JIS News

Following Thursday’s (July 1) international launch of the Ramphal Commission on Migration and Development in the Commonwealth in London, a Caribbean launch was held Sunday (July 4) at the Rose Hall Hotel in Montego Bay.

Former Prime Minister of Jamaica, Most Hon P.J.Patterson, (second left) addressing a press conference0 at the Rose Hall Resort and Spa in Montego Bay Sunday (July 4), to officially launch the Ramphal Commission on Migration and Development.

Today’s launch took place during the 31st Regular Meeting of the Conference of Heads of the Caribbean Community (CARICOM), chaired by Jamaica’s Prime Minister, Hon. Bruce Golding, and taking place at the same venue, July 4 to 7.
Chairman of the Ramphal Commission, former Prime Minister, the Most Hon, P. J. Patterson, admitted that very little is known of the work of the Commission, and even less about the study on which it has embarked.
He said that in view of the fact that 13 of the 15 member states of CARICOM are Commonwealth states, while Suriname and Haiti, which are not, are greatly affected by the migration of their citizens, the Commission’s work is not only of great importance to the Commonwealth, but to the Caribbean, in particular.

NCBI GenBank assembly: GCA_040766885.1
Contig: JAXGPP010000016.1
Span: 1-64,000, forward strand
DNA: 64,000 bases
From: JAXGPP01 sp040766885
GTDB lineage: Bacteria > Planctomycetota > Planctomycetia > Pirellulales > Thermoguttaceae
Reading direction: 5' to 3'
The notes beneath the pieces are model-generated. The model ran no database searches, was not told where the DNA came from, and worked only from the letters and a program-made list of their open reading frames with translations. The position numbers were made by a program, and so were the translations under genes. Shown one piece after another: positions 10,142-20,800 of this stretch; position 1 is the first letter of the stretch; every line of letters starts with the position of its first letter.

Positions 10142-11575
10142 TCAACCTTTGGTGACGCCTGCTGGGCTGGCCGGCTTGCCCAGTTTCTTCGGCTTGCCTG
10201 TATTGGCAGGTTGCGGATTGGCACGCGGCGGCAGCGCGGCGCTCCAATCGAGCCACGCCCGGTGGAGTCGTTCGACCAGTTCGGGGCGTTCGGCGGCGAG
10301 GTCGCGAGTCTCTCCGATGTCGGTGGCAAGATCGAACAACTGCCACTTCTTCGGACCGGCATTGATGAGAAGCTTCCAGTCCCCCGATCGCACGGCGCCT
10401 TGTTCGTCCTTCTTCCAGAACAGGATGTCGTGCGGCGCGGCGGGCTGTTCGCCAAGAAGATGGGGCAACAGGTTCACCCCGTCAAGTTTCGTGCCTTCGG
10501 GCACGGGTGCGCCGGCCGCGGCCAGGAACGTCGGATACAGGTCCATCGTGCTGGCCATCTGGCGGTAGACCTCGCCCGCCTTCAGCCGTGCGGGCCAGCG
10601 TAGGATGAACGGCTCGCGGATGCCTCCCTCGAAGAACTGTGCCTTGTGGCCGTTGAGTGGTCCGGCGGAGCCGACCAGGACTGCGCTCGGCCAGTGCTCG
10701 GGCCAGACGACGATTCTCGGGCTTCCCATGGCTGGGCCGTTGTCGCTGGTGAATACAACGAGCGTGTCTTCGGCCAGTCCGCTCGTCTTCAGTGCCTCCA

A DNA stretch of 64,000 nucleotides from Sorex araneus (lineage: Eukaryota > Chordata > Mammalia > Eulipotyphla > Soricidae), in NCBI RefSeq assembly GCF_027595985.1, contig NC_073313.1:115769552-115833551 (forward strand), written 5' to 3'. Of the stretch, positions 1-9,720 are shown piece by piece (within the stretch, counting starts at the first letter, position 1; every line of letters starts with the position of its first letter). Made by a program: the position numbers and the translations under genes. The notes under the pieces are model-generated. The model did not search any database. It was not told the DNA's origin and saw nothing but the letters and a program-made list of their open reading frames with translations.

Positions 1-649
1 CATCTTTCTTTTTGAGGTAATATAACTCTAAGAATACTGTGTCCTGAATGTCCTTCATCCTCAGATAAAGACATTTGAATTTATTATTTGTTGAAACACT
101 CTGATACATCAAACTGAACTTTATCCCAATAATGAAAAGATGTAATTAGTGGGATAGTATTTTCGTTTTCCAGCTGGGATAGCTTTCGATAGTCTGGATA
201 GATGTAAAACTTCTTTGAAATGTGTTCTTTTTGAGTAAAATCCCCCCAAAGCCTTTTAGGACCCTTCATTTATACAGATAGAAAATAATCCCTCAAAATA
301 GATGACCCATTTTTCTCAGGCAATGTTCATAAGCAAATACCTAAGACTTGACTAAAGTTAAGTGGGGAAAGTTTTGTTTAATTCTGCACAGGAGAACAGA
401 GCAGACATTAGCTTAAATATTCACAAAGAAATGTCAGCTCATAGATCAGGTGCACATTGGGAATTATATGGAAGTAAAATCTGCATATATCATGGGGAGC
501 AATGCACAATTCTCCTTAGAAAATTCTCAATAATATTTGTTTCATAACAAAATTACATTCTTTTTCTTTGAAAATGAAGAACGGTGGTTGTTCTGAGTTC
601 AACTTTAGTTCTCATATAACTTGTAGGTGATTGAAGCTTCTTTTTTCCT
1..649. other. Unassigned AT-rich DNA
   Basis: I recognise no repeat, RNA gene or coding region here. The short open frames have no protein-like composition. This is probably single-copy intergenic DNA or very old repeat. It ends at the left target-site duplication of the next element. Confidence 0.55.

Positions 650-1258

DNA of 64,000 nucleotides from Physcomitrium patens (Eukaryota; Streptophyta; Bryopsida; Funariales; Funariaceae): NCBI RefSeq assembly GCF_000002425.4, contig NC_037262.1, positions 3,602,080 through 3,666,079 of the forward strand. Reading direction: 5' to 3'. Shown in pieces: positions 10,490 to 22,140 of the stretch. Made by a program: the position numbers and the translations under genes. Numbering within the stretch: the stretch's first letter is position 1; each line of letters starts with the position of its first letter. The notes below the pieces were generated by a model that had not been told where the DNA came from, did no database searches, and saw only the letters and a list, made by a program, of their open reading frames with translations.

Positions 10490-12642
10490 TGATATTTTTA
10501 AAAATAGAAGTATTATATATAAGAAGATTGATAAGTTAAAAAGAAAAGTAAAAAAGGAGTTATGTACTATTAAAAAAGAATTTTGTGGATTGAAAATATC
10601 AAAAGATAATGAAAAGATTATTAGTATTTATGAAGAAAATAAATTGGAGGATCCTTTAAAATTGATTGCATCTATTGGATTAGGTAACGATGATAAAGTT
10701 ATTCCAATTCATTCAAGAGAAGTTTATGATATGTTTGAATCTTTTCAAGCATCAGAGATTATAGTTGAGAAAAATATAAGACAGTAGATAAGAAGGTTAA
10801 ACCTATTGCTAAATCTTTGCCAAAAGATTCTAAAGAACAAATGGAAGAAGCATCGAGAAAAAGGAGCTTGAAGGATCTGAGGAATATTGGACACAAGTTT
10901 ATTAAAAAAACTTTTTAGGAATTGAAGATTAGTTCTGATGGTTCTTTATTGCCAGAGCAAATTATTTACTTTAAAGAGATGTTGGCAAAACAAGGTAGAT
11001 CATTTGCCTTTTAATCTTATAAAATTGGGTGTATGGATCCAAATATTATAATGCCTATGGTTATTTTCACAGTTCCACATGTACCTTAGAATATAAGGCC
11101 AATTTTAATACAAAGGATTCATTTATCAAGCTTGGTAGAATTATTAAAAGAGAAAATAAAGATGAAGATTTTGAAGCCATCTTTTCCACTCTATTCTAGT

“The first exercise which the Ramphal Centre is undertaking is that of making the case for the Commonwealth to take concerted action on the subject of migration. We came to this decision, because history informs us that the modern Commonwealth is a product of the migration of its peoples,” he stated.
Against the background of mixed perceptions about migration, Mr. Patterson outlined that one of the tasks of the Commission is to highlight the positive aspects of international migration, as well as the negative aspects, which are many, and how best to reverse the trend.
He said that it is the view of the Commission that the Commonwealth is uniquely placed to develop and implement practical and mutually beneficial policies which can, in turn, be recommended to the international community, and serve as a model in dealing with the problems of migration.
“But, before this can happen, the Commonwealth has to deal with the obvious shortcomings in current Government policies,” he stated.
The Commission Chairman explained that his team will be conducting its work with a deadline of November, 2011. On completion, a report will be presented to the Commonwealth Heads’ meeting in Perth, Australia.
He said that the plan is to recommend strategies for Commonwealth Governments which will maximise the benefit of cross border migration, so that it may increase opportunities for the development of poorer states, their communities and their citizens.

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